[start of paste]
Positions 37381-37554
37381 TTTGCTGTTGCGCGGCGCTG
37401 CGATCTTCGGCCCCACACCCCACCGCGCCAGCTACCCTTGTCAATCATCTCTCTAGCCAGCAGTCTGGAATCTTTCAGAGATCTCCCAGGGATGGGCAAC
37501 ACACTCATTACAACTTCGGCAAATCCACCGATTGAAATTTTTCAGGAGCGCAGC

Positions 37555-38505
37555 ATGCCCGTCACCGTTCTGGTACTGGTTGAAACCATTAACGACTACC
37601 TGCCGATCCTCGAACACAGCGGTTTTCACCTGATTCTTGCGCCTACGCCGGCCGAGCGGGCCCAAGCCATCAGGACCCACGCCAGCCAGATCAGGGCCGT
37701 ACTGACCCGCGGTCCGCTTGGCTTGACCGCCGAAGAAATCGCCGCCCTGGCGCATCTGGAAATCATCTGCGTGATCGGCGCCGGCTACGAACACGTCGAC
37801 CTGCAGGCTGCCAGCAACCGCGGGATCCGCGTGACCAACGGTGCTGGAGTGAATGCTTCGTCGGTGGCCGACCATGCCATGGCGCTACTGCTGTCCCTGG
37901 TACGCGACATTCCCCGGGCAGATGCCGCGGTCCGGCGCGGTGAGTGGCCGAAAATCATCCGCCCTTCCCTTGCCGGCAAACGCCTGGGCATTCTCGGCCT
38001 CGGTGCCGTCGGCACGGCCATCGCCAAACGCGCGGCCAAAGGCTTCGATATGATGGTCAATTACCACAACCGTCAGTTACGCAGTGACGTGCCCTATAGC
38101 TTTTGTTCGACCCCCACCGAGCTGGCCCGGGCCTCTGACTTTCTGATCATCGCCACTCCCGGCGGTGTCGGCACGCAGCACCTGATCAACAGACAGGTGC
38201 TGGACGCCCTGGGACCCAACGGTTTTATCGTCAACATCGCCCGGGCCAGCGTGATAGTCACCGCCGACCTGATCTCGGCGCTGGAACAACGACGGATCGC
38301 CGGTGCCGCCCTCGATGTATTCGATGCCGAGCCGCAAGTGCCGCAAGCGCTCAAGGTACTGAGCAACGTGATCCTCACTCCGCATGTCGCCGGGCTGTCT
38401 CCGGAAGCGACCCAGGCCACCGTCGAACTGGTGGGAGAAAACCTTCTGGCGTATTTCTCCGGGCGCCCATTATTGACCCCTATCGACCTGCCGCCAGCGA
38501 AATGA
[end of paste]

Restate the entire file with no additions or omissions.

Positions 37381-37554
37381 TTTGCTGTTGCGCGGCGCTG
37401 CGATCTTCGGCCCCACACCCCACCGCGCCAGCTACCCTTGTCAATCATCTCTCTAGCCAGCAGTCTGGAATCTTTCAGAGATCTCCCAGGGATGGGCAAC
37501 ACACTCATTACAACTTCGGCAAATCCACCGATTGAAATTTTTCAGGAGCGCAGC

Positions 37555-38505
37555 ATGCCCGTCACCGTTCTGGTACTGGTTGAAACCATTAACGACTACC
37601 TGCCGATCCTCGAACACAGCGGTTTTCACCTGATTCTTGCGCCTACGCCGGCCGAGCGGGCCCAAGCCATCAGGACCCACGCCAGCCAGATCAGGGCCGT
37701 ACTGACCCGCGGTCCGCTTGGCTTGACCGCCGAAGAAATCGCCGCCCTGGCGCATCTGGAAATCATCTGCGTGATCGGCGCCGGCTACGAACACGTCGAC
37801 CTGCAGGCTGCCAGCAACCGCGGGATCCGCGTGACCAACGGTGCTGGAGTGAATGCTTCGTCGGTGGCCGACCATGCCATGGCGCTACTGCTGTCCCTGG
37901 TACGCGACATTCCCCGGGCAGATGCCGCGGTCCGGCGCGGTGAGTGGCCGAAAATCATCCGCCCTTCCCTTGCCGGCAAACGCCTGGGCATTCTCGGCCT
38001 CGGTGCCGTCGGCACGGCCATCGCCAAACGCGCGGCCAAAGGCTTCGATATGATGGTCAATTACCACAACCGTCAGTTACGCAGTGACGTGCCCTATAGC
38101 TTTTGTTCGACCCCCACCGAGCTGGCCCGGGCCTCTGACTTTCTGATCATCGCCACTCCCGGCGGTGTCGGCACGCAGCACCTGATCAACAGACAGGTGC
38201 TGGACGCCCTGGGACCCAACGGTTTTATCGTCAACATCGCCCGGGCCAGCGTGATAGTCACCGCCGACCTGATCTCGGCGCTGGAACAACGACGGATCGC
38301 CGGTGCCGCCCTCGATGTATTCGATGCCGAGCCGCAAGTGCCGCAAGCGCTCAAGGTACTGAGCAACGTGATCCTCACTCCGCATGTCGCCGGGCTGTCT
38401 CCGGAAGCGACCCAGGCCACCGTCGAACTGGTGGGAGAAAACCTTCTGGCGTATTTCTCCGGGCGCCCATTATTGACCCCTATCGACCTGCCGCCAGCGA
38501 AATGA